Bugs and Security

Support and HowTos

Scripting and Automation

Apple Support

Updates and Releases

To Listen

Support

If you are enjoying what you are reading here, please spread the word and recommend it to another Mac Admin!

If you want to support me and this website even further, then consider buying one (or all) of my books. It’s like a subscription fee, but you also get a useful book or two extra!

Ten Years of Scripting OS X

The oldest post on this weblog happened ten years ago. It makes me especially proud, that the first post has aged quite well. (The second post, not so much.)

This weblog was (quite obviously) inspired by the weblogs of Greg Neagle, Rich Trouton, Ben Toms, and many others. I wanted to share and give back to the MacAdmins community. I have always enjoyed scripting, in the sense of tinkering and combining tools in useful, or sometimes just funny ways and sharing that seemed like an obvious thing to do.

I wasn’t really planning on honing my writing skills for writing books later. As many of these personal weblogs go, I posted quite irregularly for the first few years. Still, I was often quite excited when a post got dozens of views.

As it turns out, a weblog is also a decent marketing platform for a self-published book (or two, or three, or four). When you are writing a book, there are always a few things that don’t quite “fit in” and that then get turned into a blog post. Once I got into the habit of posting regularly, the viewer numbers and the books sales increased. At some point, my ranking in the weird black magic that is the Google algorithm reached some critical point and the views from searches started pouring in.

Having posts being read and re-shared does give you a bit of a thrill. And I wanted to share that feeling. I started the weekly news summary to have a place where all the great work of fellow MacAdmins (and related experts) is gathered. I got requests to have an email newsletter fairly quickly. We passed 1000 subscribers on the email newsletter in October, and many more read it on the website.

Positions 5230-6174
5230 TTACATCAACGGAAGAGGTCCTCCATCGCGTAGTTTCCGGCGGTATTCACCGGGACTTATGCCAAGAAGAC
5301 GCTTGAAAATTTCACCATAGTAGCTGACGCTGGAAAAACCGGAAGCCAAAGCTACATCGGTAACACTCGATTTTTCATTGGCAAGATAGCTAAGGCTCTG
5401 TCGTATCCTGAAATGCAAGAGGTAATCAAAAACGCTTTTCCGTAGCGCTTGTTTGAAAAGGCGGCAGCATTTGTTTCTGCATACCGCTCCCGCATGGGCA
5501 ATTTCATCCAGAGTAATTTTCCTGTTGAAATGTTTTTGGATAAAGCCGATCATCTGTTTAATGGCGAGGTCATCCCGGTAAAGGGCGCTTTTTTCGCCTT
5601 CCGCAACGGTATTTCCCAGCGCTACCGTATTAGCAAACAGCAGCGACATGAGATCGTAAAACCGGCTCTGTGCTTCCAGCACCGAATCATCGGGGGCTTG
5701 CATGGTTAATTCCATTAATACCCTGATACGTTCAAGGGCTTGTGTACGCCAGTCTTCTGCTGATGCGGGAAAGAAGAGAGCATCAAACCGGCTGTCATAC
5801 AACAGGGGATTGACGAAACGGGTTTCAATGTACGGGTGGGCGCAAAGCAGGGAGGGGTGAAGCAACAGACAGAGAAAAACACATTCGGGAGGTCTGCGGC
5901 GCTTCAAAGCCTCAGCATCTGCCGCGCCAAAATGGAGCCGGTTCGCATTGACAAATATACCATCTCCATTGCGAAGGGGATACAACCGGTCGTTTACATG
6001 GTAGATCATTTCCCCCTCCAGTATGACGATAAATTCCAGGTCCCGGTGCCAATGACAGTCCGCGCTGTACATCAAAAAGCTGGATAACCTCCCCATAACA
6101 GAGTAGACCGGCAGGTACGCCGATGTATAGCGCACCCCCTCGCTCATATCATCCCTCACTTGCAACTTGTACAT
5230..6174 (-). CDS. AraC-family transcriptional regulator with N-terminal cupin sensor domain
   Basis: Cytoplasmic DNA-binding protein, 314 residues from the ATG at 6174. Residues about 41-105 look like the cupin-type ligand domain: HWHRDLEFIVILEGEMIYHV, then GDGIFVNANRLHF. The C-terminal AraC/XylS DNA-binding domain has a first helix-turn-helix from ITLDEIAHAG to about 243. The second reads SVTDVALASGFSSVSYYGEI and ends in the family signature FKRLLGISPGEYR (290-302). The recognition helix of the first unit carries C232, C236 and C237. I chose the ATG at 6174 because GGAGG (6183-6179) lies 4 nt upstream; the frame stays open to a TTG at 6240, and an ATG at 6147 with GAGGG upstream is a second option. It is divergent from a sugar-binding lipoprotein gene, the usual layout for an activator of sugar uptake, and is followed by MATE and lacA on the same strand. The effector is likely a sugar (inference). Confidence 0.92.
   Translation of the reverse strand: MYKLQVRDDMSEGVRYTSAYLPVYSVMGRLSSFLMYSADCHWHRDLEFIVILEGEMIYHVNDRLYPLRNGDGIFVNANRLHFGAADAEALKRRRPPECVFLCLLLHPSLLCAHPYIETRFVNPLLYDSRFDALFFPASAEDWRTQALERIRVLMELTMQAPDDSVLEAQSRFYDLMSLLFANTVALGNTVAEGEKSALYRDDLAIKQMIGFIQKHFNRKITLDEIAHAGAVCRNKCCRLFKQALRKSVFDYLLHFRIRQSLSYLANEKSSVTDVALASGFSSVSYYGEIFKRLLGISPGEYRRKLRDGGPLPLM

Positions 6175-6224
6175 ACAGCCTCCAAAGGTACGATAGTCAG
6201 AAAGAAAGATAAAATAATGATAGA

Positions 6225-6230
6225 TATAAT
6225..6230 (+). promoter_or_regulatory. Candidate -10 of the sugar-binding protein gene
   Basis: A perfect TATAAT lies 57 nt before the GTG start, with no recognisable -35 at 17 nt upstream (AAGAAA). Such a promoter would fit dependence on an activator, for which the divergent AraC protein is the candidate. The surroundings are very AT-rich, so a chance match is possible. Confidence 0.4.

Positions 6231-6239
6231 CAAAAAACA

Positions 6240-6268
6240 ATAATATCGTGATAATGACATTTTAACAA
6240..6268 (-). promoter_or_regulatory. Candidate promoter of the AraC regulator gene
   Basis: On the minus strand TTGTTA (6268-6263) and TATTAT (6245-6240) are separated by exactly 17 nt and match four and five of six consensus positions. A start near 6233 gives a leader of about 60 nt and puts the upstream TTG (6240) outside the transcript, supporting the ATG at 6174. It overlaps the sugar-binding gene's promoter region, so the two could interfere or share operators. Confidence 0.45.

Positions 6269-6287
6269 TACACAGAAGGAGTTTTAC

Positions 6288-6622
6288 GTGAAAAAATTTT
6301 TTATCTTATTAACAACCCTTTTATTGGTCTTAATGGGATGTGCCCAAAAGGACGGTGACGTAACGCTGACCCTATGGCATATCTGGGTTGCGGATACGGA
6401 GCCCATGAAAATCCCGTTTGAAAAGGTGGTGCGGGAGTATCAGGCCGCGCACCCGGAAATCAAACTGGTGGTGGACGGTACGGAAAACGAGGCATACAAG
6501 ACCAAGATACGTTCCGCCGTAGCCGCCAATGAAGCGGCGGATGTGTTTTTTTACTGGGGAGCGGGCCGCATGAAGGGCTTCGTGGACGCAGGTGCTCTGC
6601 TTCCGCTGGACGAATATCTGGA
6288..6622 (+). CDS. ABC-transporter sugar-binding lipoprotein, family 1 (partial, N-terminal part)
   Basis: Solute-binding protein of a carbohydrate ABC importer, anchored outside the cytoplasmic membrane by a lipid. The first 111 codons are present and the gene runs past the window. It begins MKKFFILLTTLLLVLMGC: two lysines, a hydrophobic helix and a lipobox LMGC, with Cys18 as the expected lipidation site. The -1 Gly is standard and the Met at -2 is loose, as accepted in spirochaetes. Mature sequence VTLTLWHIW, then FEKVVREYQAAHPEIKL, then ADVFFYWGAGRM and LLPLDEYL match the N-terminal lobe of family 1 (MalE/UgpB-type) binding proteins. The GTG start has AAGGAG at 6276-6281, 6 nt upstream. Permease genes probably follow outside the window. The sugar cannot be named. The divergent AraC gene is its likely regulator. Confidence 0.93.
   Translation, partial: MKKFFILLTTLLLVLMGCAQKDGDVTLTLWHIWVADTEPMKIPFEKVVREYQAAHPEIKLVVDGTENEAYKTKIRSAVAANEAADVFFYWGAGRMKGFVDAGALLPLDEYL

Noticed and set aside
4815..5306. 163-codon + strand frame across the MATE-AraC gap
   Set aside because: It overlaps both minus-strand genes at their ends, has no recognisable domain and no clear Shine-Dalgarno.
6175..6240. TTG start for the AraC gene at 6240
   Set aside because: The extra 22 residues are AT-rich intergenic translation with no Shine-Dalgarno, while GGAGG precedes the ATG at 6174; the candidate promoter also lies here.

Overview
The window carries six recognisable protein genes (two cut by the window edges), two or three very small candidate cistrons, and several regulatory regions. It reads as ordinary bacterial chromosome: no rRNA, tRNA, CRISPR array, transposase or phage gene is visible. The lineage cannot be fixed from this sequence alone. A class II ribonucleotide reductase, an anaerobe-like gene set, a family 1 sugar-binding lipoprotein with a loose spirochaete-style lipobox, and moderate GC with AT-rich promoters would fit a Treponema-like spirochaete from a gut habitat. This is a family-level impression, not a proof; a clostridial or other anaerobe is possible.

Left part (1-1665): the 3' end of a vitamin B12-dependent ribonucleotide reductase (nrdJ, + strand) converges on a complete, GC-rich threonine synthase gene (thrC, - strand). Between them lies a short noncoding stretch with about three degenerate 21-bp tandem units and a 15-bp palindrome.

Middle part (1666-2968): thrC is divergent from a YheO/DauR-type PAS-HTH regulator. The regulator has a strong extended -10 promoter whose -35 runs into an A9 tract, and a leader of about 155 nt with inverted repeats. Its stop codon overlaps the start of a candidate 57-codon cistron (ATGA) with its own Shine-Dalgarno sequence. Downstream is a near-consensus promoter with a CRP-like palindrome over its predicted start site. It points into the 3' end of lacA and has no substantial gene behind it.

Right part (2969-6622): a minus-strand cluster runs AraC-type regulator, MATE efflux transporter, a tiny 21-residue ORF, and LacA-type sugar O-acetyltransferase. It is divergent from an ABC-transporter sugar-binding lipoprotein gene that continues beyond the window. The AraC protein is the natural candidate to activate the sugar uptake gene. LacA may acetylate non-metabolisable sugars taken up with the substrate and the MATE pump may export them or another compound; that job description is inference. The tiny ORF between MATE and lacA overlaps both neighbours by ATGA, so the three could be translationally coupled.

Last week, according to the Jetpack metrics, this site had its millionth unique visitor overall and its 500.000th unique visitor in this calendar year. Yes, that means traffic is more than doubling year over year.

Back when a post would get hundreds of views that was exciting. The traffic now is still exciting, but also a bit humbling. So, thank you all for being here and reading and sharing my posts and books.

There was never a big strategy or plan. But I am very happy how everything worked out. Over the years, writing for the weblog gave me confidence to write and self-publish a book. The books and posts lead to conference presentations, which lead to more posts and books and the newsletter. And the best part is: I got to meet and befriend some pretty great people from all over the world.

And true to the spirit of how the last ten years turned out, I have no plans or strategies for major changes in the near future. I will keep the things that work and try new things as they occur to me. That doesn’t mean that there won’t be a few minor changes happening soon, though.

On to the next ten years!

Weekly News Summary for Admins — 2020-11-20

This summary isn’t quite as big as last week’s, but very close.

This week many people got their hands on the first Macs with Apple silicon M1 chips. The reviews and benchmarks are in and it looks as if Apple wasn’t over promising. Many software vendors are shipping updates for Big Sur and Universal app support. This is definitely an interesting and busy time.

Whether your organisation can dive head-first into Big Sur and Apple silicon deployment or you have to (or want to) hold back for a while, there will be articles in here to help you.

If you would rather get the weekly newsletter by email, you can subscribe to the Scripting OS X Weekly Newsletter here!! (Same content, delivered to your Inbox once a week.)

💻Apple Silicon M1 Macs

🌅macOS 11 Big Sur

⚙️macOS and iOS Updates

🐦MacAdmins on Twitter

  • Laura Rösler: “Every fifth Mac is on Big Sur. After 5 days (including initial crash of Apple services, weekend and issues with macOS 11 Internet Recovery) we’re up to more than 5800 Macs with macOS 11.”
  • macshome: “Remember that if you don’t have installer packages that declare arm64 support then the Installer will trigger the Rosetta 2 install as well. Even if the contents are universal.”
  • Rich Trouton: “Need the model numbers for the new Apple Silicon Macs? Mac Mini: Macmini9,1 MacBook Pro: MacBookPro17,1 MacBook Air: MacBookAir10,1 Developer Transition Kit: ADP3,2”
  • Nathaniel Strauss: “‘If upgrading from macOS Sierra or later, macOS Big Sur requires 35.5GB of available storage to upgrade. If upgrading from an earlier release, macOS Big Sur requires up to 44.5GB of available storage.’ Nearly 1/3 of a 120 GB SSD. “

🐞Bugs and Security

🔨Support and HowTos

🍏Apple Support

♻️Updates and Releases

🎧To Listen

🎈Just for Fun

📚 Support

If you are enjoying what you are reading here, please spread the word and recommend it to another Mac Admin!

If you want to support me and this website even further, then consider buying one (or all) of my books. It’s like a subscription fee, but you also get a useful book or two extra!